Sunday, March 8, 2009

Are you paying attention?

As a child I thought about changing my name to 'Attention.' I thought it would be clever to get money from kids who were always goofing off and being told, "Pay Attention!" My parents, of course, would have nothing of it. I did think a lot about the brain, how it works, and how sometimes it doesn't. Have you ever been at a red traffic light waiting for it to turn green, looking right at the little bugger, and then somehow missed the change? Or you click a link in a browser and patiently wait for the new page to load, only to discover that it did in fact load at some point and you missed it?

There is a condition that takes place known as Change Blindness in which otherwise healthy attentive humans miss obvious alterations in their visual field. Typically it happens when there is some disruption or distraction, but can happen in a blink, or even when the mind's visual presentation (imagination) grabs your attention for a moment. The reason that driving and talking on the cell phone is so dangerous is that your mind is constantly trying to build a visual representation of what you're hearing and THAT visual image conflicts with the physical reality in front of you. It is curious that having the same conversation with a passenger doesn't represent the same risk.

The video here is really interesting as magician Derren Brown constructs a test in which he asks for help reading a map. As he is receiving help he arranges for an interruption, after which he (Derren) is replaced by someone else. Watch the video and notice how many people seem to be totally unaware of the switch. In one case the new person is very different from Derren. In only one case, does the helper/victim/passer-by seem to take any notice at all; and in that situation the helper is with a friend. That, is the point of this post.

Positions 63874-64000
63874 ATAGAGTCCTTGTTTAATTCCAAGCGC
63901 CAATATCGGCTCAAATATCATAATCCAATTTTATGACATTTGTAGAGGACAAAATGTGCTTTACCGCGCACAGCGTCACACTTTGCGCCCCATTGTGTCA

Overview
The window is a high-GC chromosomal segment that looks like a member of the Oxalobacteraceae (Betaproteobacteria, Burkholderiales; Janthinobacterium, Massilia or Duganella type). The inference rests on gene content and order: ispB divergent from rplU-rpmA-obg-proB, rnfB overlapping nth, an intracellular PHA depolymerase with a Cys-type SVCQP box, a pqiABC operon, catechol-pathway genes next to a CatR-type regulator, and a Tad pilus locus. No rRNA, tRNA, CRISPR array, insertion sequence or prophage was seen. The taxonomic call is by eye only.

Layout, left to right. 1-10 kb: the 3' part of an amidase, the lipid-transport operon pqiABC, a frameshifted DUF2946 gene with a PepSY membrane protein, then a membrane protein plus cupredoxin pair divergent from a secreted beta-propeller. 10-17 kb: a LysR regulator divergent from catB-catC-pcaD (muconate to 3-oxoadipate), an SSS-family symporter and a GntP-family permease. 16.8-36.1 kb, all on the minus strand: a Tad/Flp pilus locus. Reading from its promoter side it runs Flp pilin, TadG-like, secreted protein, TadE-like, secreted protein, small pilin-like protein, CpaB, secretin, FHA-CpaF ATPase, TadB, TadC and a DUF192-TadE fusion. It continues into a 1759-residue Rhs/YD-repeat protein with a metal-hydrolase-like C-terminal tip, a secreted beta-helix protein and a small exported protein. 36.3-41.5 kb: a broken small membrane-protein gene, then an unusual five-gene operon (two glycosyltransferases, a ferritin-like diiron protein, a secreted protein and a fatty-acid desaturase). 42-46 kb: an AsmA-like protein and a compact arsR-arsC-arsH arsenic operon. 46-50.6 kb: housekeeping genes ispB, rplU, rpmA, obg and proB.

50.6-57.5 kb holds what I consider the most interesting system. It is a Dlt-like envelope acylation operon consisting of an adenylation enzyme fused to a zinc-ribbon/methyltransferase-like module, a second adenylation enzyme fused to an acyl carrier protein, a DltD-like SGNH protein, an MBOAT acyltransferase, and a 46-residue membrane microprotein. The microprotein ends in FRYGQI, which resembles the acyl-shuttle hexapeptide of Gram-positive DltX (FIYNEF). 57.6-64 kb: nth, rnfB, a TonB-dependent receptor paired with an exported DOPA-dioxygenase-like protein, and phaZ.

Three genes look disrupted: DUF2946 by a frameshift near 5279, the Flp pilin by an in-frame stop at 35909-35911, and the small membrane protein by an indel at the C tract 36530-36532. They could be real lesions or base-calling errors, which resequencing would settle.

See below for a longer version.

Pair programming is a technique in which two individuals sit together at a workstation and write code. Superficially it sounds like a colossal waste of money; paying two to do the work of one. In reality, two people cannot code, they cannot both run the keyboard. So quite naturally, one does the typing, which forces that programmer to focus on syntax and other very low level details. The other programmer, while not forced to think higher, naturally does, constantly looking at the consistency of the code; variable names, API construction, naming conventions, logic holes, indexing alignments, endless loops, and other bugs. The non-typists tends to see architectural flaws, not so much in the design per se, but in the implementation of the design.

It really isn't a matter of the first programmer not paying attention so much as it is the first programmer being blinded by their own internal visual model. They see what they think they should be seeing. The second programmer, obviously the passenger, sees what is actually there and can more easily spot inconsistencies. The result is higher quality code; faster. Again, this is counter-intuitive, but I've seen this work. I used it myself, and I've seen others use it too. And to answer the first obvious question, No - it doesn't work to have one coder write the program and a second one look it over later on.

First, the second programmer will only ever skim the code. Secondly, even if they read it line by line, they are likely to let small things go rather than comment on them. You want both programmers together as the code is being typed.

While we're on the subject - given any two programmers, which of the two do you think should be typing; the one with more experience, or the one with less? Actually, they should probably take turns, but generally better code will result when the junior programmer is typing. Malcolm Gladwell describes in his book, Blink, that the junior person (Co-pilot, apprentice carpenter, Programmer I) is less likely to call out a mistake to the senior (Pilot, Master Carpenter, Programmer III), but the senior has no trouble mentioning an issue to the junior.

Here is another favorite of mine which involves simple counting. The distraction point comes in the form of a bouncing ball as you simply try to count how many times the ball passes between the players. Remember to pay attention. Watched it? All the way through? Feel stupid? Don't.



Here's another one; and I'll give you a hint - it really is about changing colors.



Now go get two people who have never seen it and ask them to both watch the videos together, but tell one of them to count and the other one to NOT count. The other one is to watch the video, but they are not there to validate the number of bounces. What do you think will happen.

Here is the longer version of the Derren Brown video.

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